Occurrence of bi- and trirhythmicities (coexistence of two or three stable limit cycles, respectively, with distinctly different periods) has been studied experimentally by applying delayed feedback control to the copper-phosphoric acid electrochemical system oscillating close to a Hopf bifurcation point under potentiostatic condition. The oscillating electrode potential is delayed by τ and the difference between the present and delayed values is fed back to the circuit potential with a feedback gain K. The experiments were performed by determining the period of current oscillations T as a function of (both increasing and decreasing) τ at several fixed values of K. With small delay times, the period exhibits a sinusoidal type dependence on τ. However, with relatively large delays (typically τ ≫ T) for each feedback gain K, there exists a critical delay τcrit above which birhythmicity emerges. The experiments show that for weak feedback, Kτcrit is approximately constant. At very large delays, the dynamics becomes even more complex, and trirhythmicity could be observed. Results of numerical simulations based on a general kinetic model for metal electrodissolution were consistent with the experimental observations. The experimental and numerical results are also interpreted by using a phase model; the model parameters can be obtained from experimental data measured at small delay times. Analytical solutions to the phase model quantitatively predict the parameter regions for the appearance of birhythmicity in the experiments, and explain the almost constant value of Kτcrit for weak feedback.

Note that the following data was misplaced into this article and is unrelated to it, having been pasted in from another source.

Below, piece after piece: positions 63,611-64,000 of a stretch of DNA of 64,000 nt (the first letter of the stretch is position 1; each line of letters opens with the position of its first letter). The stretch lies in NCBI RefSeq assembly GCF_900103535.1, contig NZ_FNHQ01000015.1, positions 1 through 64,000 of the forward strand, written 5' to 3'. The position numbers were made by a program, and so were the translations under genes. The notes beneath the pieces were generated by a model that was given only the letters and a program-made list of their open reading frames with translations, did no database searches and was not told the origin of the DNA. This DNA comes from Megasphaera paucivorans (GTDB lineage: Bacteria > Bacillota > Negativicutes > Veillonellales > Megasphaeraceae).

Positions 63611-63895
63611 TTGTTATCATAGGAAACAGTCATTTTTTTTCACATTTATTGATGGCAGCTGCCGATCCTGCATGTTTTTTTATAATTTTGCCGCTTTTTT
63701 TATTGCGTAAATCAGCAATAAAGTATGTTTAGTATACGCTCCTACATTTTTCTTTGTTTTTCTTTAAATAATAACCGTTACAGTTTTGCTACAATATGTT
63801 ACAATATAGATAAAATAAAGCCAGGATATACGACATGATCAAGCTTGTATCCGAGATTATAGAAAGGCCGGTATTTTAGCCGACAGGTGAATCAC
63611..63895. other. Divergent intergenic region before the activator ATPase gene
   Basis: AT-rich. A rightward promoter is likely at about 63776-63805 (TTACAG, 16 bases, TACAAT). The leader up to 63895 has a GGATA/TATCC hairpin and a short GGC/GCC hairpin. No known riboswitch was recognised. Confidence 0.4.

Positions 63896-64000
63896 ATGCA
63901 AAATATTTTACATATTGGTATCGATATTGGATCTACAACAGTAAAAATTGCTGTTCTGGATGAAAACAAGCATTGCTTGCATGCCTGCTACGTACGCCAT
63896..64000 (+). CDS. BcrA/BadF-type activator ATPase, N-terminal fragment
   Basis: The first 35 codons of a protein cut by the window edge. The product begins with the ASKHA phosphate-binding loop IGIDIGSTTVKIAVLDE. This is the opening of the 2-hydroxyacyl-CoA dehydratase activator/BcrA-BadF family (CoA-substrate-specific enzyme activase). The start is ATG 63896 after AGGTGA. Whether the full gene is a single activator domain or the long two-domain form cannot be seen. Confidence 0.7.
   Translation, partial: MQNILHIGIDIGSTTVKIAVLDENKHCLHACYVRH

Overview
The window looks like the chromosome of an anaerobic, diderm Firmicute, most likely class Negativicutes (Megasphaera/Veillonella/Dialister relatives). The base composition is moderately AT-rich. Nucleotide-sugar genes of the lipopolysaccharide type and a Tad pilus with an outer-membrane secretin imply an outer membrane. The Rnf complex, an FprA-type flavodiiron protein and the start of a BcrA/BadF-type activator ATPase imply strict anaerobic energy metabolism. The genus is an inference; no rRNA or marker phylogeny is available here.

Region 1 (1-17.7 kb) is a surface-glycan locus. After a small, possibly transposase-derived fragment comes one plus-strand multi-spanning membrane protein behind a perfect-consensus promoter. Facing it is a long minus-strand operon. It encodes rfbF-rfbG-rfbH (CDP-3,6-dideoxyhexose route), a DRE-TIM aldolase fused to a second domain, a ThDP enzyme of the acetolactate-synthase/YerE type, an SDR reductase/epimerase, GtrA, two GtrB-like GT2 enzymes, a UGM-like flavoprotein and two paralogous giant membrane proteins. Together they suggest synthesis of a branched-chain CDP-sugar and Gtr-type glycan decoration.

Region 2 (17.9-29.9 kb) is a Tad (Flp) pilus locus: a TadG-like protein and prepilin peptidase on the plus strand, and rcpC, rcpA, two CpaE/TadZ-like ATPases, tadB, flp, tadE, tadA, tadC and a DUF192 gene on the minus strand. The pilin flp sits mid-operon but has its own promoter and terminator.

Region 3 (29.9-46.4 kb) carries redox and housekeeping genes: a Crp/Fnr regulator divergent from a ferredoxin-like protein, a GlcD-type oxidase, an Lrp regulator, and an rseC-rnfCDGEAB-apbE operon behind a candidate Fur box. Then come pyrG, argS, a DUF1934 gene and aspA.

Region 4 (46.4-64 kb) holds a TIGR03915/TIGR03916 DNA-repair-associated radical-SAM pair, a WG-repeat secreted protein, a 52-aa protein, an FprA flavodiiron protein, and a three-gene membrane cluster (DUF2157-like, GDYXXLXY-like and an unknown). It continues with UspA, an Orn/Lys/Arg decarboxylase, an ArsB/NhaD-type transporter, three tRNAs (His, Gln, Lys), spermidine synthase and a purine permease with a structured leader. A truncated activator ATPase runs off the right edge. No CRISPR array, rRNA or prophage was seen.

ASJC Scopus subject areas
- Statistical and Nonlinear Physics
- Mathematical Physics
- Physics and Astronomy(all)
- Applied Mathematics